Samsung is one of the companies that is highly effective in aligning its business strategy and operation model.
Although Samsung has been perceived as a mobile phone manufacturer to most consumers, Samsung’s core business is in semiconductor. Since 1993, Samsung has always been the number one market leader with 36.7% market share (2013).
Samsung’s business model has changed over time. Samsung’s semiconductor business can be divided into three phases: 1973 ~ 1993, 1994 ~ 2014, 2015 ~
During the first phase, Samsung’s mission was to become a fast follower. Samsung had limited experience in developing and producing semiconductors. Therefore, Samsung took a similar approach to BYD (TOM case) to reduce the gap with the first movers. All operation was optimized to learn and adapt the technologies and processes from the best players. Furthermore, product price was kept low by lowering the cost. Several actions were taken to achieve these goals.
Enhance knowledge and capabilities in technology
- Hire or conduct in-depth interview with retired Japanese semiconductor engineers
- Send visiting scholars to Japanese semiconductor factories
- Hire Korean Ph.D.s studying abroad in US and Japan
Obtain faster mass production capabilities
- Gain government approval and support to receive tax and policy benefits
- Build semiconductor factories 4 times the scale of Japanese factories
- Utilize cheap labors with strict training (similar to BYD case)
- Develop and test sample products in the production line
Acquiring proprietary knowledge from competitors was challenging. Samsung had to be creative and aggressive in its R&D spending. Samsung actively pursued experienced Japanese engineers with generous payment. In addition, executives personally visited Korean students studying abroad, persuading them to work for Samsung. Although the salary was lower than what they would have received working outside of Korea, many students were attracted and returned back to Korea, working for Samsung.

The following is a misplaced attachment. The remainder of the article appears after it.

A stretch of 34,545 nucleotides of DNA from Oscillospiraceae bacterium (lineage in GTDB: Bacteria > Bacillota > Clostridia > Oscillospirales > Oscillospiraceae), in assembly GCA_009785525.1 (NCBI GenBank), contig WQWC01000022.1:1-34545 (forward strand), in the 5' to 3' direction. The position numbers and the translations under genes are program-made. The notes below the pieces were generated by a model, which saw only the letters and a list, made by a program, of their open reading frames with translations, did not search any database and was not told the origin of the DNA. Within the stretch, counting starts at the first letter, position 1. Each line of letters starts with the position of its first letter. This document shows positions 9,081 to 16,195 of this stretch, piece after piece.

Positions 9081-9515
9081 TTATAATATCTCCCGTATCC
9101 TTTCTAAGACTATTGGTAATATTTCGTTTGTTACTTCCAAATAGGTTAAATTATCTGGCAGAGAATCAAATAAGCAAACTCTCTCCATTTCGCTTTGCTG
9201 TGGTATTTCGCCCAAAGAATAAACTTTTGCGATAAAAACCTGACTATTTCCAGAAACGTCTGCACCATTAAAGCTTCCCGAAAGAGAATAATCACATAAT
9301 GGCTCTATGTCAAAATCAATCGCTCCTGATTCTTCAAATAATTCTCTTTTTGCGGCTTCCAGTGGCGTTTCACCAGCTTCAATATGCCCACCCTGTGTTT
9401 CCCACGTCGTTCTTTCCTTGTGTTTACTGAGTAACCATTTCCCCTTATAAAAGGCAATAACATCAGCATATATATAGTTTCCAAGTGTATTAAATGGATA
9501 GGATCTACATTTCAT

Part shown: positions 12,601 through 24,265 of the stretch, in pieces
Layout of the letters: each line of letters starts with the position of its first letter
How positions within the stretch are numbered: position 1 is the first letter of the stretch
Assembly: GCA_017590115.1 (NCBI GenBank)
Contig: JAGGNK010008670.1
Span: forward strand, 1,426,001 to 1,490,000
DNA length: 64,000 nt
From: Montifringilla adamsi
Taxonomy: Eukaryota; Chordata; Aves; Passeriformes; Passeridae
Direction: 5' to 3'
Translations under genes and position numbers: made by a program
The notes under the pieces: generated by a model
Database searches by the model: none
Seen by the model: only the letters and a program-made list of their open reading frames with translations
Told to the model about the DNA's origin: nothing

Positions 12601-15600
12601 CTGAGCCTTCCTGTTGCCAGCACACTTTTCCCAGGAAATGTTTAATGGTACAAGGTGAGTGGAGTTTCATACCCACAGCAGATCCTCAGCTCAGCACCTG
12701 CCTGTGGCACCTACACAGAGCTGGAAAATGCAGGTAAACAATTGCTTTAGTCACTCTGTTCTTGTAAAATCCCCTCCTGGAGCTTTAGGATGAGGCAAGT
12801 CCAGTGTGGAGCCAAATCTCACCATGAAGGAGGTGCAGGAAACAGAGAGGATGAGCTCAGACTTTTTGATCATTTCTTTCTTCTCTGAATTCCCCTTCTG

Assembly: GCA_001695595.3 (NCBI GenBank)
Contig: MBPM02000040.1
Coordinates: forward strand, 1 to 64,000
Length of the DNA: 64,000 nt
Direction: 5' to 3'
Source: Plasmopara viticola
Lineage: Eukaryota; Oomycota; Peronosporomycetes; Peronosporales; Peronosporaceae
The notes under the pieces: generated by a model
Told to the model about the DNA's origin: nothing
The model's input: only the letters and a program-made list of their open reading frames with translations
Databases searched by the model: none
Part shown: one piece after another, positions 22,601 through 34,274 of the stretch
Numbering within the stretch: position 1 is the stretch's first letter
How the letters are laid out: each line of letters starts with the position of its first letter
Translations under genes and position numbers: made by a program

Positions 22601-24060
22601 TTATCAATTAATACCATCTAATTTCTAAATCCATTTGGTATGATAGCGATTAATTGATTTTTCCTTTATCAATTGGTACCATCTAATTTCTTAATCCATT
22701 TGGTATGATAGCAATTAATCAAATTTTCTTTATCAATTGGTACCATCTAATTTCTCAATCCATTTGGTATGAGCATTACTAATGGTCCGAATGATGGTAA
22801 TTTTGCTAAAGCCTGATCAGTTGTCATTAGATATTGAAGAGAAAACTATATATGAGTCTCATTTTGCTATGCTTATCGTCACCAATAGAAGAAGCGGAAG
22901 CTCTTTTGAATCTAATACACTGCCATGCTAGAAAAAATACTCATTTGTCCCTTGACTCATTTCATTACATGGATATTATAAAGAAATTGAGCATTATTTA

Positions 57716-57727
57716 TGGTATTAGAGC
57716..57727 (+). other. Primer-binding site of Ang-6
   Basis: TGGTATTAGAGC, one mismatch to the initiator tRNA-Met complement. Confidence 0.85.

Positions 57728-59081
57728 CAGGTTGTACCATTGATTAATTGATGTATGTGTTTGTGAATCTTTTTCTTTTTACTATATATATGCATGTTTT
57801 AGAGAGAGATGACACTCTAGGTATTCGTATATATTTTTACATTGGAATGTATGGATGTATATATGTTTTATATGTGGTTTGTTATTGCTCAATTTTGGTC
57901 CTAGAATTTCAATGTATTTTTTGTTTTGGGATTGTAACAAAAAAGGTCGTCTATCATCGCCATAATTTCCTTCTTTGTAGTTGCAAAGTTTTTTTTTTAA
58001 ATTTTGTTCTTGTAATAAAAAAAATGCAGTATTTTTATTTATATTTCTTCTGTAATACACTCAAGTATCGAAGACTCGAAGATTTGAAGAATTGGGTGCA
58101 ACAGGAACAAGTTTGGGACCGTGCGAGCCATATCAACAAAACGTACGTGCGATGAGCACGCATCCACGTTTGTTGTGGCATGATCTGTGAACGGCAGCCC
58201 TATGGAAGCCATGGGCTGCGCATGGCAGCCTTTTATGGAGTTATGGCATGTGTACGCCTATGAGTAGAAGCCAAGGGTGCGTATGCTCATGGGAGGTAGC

The most challenging task was learning the factory structure and operation process. Limited but a few employees were allowed to visit Japanese factories. Returning back, the engineers rebuilt the factory based on their memories with modification to compensate the limitation in Korea.
Samsung’s intention to become the leading semiconductor player was well received and approved by the government. The government had a mandate to improve the economy, and Samsung’s plan was well aligned with the government.
Under the government’s support Samsung acquired lands and tax benefit as well as financial support to build the semiconductor factory. Here, Samsung would hire and train workers similar to BYD case. Employees resided in dorms and socializing activities were encouraged by the company. Finally, to speed up the process, semiconductor samples were built and tested on the production line. This was possible because most R&D was focused on process than the fundamental technology.
As Samsung started to dominate the market, the business model also changed. By this time, Samsung had not only gained the capability to mass produce, but also had the best technology in memory semiconductor. Now, instead of focusing its R&D in processes, a hefty amount of R&D budget was spent on product, developing newer technologies 6 month to 1 year earlier than its competitors (even Hynix, the 2nd largest memory semiconductor company, was 6 months behind). Samsung tactically applied this advantage in its operation.
- Release the best performing memory semiconductor in the market 6 month to 1 year earlier than its competitors, charging high margin
- When competitors catch up, drastically lower the price, forcing the competitors to sell their products on a low margin
Today, Samsung is in the final phase, and many things has transformed. Samsung has created a global logistic and supply chain network, creating a bigger gap against its smaller competitors. Furthermore, to counter the increasing labor cost, Samsung has transformed its factories in Korea by replacing labors with robots, automatizing the process. In addition, Samsung is now actively pursuing more difficult technologies such as non-memory semiconductors, competing against Intel and QUALCOMM.
*All data were obtained from the following reference:
- Samsung Economic Research Institute (http://m.seri.org/doc/bok03.html?menucd=0306&pubkey=477&npage=16)
- Electronic News (enters http://www.etnews.com/20150327001806)
- Presentation by former head of Samsung Electronics Semiconductor Mask Rom